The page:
Some have called this entry Asylum‘s best, but I was just bored to tears by it. Don’t get me wrong; it was filmed nicely and had some pretty thick atmosphere, but in the end it seemed more like a misfire than a direct hit.
Just when I thought things couldn’t get any worse, the next account reared its head. Usually about now I’d be letting you in on key plot elements. Let’s put it this way: If the previous storyline could be described as wafer thin, this one is like tracing paper. It’s your standard mini-saga of schizophrenia that will have you eyeballing that fast forward button on your remote.
Thankfully, the wrap-around brings things back to a suitable level of horror goodness as the legendary Herbert Lom takes center stage along with some killer dolls in tow. A truly spooky, yet campy prelude to Asylum‘s twist ending. Good stuff.
Each of these entries was based upon four short stories written by Robert Bloch. For you trivia hounds, the stories are as follows: Frozen Fear, The Weird Tailor, Lucy Comes to Stay and Mannikins of Horror; and before you call me an idiot, no, I did not misspell mannequins. Having Bloch adapt these stories for the screen himself truly adds a bit of shine to this mostly dull blade, but hey, like I said earlier, the good thing about sucky short stories is that they’re over quickly. If this film were only an hour long, it’d be great!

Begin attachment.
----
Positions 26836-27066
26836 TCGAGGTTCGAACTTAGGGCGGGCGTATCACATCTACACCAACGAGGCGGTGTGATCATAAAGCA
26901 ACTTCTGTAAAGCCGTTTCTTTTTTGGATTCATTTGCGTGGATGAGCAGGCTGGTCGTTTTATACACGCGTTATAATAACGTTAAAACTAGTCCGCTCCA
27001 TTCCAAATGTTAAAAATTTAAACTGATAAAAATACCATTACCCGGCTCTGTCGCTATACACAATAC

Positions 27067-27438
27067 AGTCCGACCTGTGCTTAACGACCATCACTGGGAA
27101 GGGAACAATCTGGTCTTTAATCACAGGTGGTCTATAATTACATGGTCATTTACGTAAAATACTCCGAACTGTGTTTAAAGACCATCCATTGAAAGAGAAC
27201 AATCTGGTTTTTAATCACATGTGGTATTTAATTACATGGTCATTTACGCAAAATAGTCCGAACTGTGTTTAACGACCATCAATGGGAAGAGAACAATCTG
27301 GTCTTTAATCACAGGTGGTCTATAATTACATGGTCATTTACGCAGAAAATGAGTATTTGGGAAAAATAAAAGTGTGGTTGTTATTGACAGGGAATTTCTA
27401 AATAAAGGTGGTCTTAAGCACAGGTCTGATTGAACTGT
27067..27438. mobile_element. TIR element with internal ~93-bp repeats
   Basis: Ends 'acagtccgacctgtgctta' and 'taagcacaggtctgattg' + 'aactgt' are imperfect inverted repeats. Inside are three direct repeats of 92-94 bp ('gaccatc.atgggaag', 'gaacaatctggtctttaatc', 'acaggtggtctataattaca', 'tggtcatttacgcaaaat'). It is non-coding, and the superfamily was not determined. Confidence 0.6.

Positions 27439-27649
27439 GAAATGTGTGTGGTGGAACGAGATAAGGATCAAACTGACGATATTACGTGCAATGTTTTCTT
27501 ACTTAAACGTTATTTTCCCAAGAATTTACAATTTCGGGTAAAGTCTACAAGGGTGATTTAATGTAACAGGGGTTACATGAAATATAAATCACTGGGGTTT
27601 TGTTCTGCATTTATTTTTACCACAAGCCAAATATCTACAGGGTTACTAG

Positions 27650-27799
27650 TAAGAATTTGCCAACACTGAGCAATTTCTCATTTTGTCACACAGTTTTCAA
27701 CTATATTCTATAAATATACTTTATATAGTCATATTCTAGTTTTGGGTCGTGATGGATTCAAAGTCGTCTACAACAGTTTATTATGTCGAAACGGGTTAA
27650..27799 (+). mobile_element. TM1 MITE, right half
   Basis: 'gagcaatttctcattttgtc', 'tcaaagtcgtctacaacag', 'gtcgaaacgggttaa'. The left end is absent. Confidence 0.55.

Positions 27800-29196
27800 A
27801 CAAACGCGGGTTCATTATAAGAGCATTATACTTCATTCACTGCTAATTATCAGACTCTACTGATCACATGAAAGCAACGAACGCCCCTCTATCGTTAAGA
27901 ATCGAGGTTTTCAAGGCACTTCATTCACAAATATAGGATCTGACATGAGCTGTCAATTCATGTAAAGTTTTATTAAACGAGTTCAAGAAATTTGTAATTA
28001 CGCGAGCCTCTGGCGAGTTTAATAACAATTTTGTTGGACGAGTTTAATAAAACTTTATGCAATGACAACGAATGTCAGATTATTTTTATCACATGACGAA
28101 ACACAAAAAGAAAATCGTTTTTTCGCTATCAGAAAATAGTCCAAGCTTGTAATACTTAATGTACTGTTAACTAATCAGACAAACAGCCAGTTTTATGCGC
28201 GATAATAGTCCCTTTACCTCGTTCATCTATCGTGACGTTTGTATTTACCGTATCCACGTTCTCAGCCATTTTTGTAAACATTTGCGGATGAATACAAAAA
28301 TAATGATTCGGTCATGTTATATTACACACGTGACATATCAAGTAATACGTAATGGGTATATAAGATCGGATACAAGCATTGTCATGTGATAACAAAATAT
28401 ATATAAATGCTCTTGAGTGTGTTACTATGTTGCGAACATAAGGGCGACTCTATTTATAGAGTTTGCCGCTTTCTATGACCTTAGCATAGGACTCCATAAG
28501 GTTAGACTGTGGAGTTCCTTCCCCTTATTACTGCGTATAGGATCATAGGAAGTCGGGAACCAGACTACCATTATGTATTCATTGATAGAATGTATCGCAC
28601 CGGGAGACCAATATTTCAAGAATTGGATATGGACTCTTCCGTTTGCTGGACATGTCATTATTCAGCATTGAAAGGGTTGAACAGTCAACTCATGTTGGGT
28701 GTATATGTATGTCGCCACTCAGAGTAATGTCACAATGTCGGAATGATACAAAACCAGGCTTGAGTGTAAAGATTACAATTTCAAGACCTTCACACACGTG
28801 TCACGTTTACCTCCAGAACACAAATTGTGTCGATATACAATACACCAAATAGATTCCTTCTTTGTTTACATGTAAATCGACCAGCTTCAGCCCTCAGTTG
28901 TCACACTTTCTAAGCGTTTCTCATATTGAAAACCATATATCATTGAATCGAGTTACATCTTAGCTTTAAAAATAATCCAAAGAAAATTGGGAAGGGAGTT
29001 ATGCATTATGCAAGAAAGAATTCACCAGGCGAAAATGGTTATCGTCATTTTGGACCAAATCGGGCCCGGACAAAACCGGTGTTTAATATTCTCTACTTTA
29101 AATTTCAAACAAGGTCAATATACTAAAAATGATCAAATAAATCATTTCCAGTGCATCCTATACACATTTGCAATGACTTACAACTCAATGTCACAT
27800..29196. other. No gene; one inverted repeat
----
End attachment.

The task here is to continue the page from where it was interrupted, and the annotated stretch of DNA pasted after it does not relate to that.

While the feature itself is on the lackluster side, the extras do their part to get a fan’s blood pumping. The commentary with director Roy Ward Baker and cameraman Neil Binney is as good and entertaining as they come and serves to make even the dullest parts of Asylum a bit more on the entertaining side. Along with that, we get the standard trailer and still gallery, but the rock star on this disc is no doubt the documentary, Inside the Fear Factory. Here we get a surprising look into the history of Amicus. Surprising how, you ask? The interviews included here with some of the then principles of the company are as off-the-cuff and candid as humanly possible. The rise and fall of the studio is discussed in no-holds-barred detail, and to be honest, I was left wanting more. Hopefully one day a feature-length look at Amicus will come along. There’s certainly a wealth of material to be hashed and rehashed, and should that day come to pass, this viewer will be glued to the tube. Even as is, this is a great inclusion.
Whether or not Asylum can be considered a true classic is debatable. While the film’s vintage certainly affords it that label, the content comes up short. Regardless of age, a mediocre movie is still a mediocre movie. Personally, I’d buy this DVD just for the featurette. That may sound crazy, but the name of the film is Asylum, is it not? How fitting!
Inside the Fear Factory featurette
Cast and crew bios
3 out of 5